Separation of tar sand according to thetwo-stage water wash system of the present invention makes possible the recovery of a hydrocarbon product having less than 1% by weight of solids and a sand product which will have less than about 1% to 5% by weight of oil. The separation carried out according to the present method is considerably more economical than prior techniques in that a wash water is obtained having an oilcontent below .1% by weight and a solids content of from 0.01 to 0.5% by weight. The recovery of product oil with such a low solids content with no emulsion formation and substanthe sand particles.

tially complete recovery of oil from sand is a considerable advance over prior techniques which utilized diluents in both hot and cold water recovery systems.

It is accordingly an object of the present invention to provide an improved process for the recovery of valuable hydrocarbons from tar sand.

It is another object of the present invention to provide a method of separating hydrocarbons from bituminous sands in which the oil product will be substantially free of solid materials.

It is a still further object of the present invention to provide a more eificient separation of. valuable mineral oil products from tar sand without the use of complicated treating steps and equipment heretofore required in tar sandseparation processes.

These and other objects are accomplished according to the method of the present invention by mixing the tar sand with a hydrocarbon diluent in sufiicient amount to form a pumpable slurry. This is accomplished by utilizing the diluent in a volume ratio of tar (bitumen) to iluent of from 1:2 to 1:5. The tar sand slurry after gentle mixing to insure substantially complete solution of the tar or bitumen in the diluent and recycled oil which is added thereto, is delivered to the first stage in a two step separating and disengaging treatment. In the first stage wherein separation and disengagement of tar and diluentfrom sand is accomplished, the sand diluent mixture is eased gently into a water wash tank that includes at the inlet end an inclined surface. The sand, in the presence of water. moves at a slow rate, less than the rate of gravitational free flow down the inclined or sloping surface during which movement a substantial portion of the diluent tar mixture is disengaged and separated from As the sand moves down the sloped surface it assumes a natural angle ofrepose at which time, and while in movement, the sand is gently fluifed or fluidized by water. The fluidization of the sand is conducted in such a manner as to continuously move the sand away from the area of the bottom of the inclined surface along the bottom of the wash tank to a sand outlet. In this fluidized zone the second stage of the disengagement and separation of hydrocarbons from sand is accomplished. The gentle fiufiing of the sand in this stage effects a substantialyy complete disengagement of hydrocarbons (diluent tar mix) from the sand particles. After disengagement a hydrocarbon water mixture is withdrawn from the water wash tank and delivered to conventional separatory means with separated water being recycled to the wash tank. The recovered oil product after separation is processed according to conventional hydrocarbon processes such as hydrocracking, visebreaking or similar processing techniques.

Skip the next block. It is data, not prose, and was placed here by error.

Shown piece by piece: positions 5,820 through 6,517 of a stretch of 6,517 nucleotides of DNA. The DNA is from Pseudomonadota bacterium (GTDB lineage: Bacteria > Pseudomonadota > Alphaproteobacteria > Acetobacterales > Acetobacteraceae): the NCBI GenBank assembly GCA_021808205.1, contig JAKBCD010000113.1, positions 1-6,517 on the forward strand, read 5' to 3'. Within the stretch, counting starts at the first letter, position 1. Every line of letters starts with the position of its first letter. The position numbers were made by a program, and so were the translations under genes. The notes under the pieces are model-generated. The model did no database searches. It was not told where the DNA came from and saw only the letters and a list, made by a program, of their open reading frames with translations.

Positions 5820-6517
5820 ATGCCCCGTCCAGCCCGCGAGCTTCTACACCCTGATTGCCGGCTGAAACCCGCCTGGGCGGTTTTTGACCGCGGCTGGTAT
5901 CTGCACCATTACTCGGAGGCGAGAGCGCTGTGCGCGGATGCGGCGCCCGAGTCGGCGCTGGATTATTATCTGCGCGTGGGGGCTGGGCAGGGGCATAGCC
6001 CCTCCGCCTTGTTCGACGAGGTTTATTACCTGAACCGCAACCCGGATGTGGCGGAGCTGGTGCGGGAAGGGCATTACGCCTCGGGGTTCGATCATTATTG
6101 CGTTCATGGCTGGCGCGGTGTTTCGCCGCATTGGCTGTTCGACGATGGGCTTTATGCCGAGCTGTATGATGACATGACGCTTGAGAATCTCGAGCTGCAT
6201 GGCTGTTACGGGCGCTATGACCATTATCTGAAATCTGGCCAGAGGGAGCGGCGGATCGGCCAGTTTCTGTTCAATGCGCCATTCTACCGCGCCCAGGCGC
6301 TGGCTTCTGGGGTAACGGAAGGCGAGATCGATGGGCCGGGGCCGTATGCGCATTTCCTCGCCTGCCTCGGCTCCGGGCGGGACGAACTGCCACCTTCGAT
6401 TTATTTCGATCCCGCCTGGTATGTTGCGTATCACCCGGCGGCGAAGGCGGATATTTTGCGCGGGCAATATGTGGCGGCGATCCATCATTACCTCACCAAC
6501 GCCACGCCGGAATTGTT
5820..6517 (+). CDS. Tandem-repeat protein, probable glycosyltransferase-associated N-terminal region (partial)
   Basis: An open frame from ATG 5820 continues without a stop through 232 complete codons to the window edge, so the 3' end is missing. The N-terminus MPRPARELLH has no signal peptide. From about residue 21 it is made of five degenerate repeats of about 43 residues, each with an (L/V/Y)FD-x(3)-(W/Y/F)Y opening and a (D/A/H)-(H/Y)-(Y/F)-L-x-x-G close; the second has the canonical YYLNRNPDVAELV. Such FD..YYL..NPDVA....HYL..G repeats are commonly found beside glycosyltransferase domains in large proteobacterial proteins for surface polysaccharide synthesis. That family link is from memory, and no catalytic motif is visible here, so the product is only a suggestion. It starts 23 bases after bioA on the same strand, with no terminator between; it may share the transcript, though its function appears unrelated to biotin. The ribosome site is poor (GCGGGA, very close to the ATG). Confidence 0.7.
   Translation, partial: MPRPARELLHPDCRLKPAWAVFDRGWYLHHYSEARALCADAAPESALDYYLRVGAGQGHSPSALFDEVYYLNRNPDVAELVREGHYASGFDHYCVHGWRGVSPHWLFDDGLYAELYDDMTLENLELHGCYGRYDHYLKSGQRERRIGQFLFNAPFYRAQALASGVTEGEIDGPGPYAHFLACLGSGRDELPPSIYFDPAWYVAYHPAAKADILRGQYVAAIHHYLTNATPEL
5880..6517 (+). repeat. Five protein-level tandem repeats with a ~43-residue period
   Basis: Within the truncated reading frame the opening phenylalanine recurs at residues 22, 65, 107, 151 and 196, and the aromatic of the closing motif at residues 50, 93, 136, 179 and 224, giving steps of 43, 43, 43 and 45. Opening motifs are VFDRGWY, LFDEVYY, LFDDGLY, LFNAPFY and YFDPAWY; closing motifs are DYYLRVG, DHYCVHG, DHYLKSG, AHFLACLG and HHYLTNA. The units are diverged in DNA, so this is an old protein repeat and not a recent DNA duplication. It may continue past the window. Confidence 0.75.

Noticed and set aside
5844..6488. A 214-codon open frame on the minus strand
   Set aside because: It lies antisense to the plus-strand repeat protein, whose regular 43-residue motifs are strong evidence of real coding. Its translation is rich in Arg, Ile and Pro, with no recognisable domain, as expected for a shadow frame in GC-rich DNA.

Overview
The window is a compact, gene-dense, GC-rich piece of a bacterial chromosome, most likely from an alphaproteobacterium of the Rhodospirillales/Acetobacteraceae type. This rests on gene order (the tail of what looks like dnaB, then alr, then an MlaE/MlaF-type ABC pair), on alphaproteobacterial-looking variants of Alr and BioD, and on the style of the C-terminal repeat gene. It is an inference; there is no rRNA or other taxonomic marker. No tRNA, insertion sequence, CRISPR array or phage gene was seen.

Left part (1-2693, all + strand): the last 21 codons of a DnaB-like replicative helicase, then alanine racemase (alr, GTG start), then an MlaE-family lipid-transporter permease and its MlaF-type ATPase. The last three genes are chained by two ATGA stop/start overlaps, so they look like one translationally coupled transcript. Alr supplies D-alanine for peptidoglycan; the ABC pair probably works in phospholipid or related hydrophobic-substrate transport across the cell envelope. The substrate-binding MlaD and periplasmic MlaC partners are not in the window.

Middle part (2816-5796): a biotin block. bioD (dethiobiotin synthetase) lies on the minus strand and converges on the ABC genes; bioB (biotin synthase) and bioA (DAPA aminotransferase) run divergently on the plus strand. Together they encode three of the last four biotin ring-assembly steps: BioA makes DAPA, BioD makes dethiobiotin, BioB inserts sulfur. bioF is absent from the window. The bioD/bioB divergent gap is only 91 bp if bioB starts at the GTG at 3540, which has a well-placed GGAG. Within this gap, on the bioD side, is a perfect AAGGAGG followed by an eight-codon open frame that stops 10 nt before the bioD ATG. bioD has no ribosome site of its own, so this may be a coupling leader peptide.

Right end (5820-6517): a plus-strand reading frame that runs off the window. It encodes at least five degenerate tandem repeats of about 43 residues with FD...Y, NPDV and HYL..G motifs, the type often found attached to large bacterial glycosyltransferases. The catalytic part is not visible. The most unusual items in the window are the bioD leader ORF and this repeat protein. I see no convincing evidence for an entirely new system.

By referring to the accompanying drawing which shows one embodiment of the means by which the process of the present invention may be carried out, and by referring to the description of the same which follows, a better understanding of the present invention will be obtained.